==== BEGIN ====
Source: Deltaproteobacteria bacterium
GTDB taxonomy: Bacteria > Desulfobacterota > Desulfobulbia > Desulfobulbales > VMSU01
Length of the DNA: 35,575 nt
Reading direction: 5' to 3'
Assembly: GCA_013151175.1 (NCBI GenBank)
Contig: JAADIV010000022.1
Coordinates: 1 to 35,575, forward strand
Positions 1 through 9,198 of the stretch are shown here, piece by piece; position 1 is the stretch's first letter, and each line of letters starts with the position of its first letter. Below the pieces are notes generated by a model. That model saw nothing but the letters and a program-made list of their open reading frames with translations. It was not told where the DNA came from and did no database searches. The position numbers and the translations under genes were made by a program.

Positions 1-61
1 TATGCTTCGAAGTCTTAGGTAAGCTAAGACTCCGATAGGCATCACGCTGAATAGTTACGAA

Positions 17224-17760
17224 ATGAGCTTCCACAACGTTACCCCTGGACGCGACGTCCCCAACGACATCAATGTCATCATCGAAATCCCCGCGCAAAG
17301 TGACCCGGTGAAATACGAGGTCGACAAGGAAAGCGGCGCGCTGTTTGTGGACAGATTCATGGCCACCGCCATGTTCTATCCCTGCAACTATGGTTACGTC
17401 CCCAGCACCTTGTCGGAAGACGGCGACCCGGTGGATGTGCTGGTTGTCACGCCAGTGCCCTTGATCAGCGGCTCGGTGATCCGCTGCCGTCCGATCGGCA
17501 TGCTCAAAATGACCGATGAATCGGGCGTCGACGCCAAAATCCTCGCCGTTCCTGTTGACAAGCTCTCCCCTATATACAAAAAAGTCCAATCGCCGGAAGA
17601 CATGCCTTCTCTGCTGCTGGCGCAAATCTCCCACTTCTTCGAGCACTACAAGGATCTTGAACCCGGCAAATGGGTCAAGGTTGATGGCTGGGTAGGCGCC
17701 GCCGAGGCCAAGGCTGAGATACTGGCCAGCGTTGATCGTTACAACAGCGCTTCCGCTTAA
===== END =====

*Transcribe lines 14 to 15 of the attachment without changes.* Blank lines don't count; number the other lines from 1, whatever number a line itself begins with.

17401 CCCAGCACCTTGTCGGAAGACGGCGACCCGGTGGATGTGCTGGTTGTCACGCCAGTGCCCTTGATCAGCGGCTCGGTGATCCGCTGCCGTCCGATCGGCA
17501 TGCTCAAAATGACCGATGAATCGGGCGTCGACGCCAAAATCCTCGCCGTTCCTGTTGACAAGCTCTCCCCTATATACAAAAAAGTCCAATCGCCGGAAGA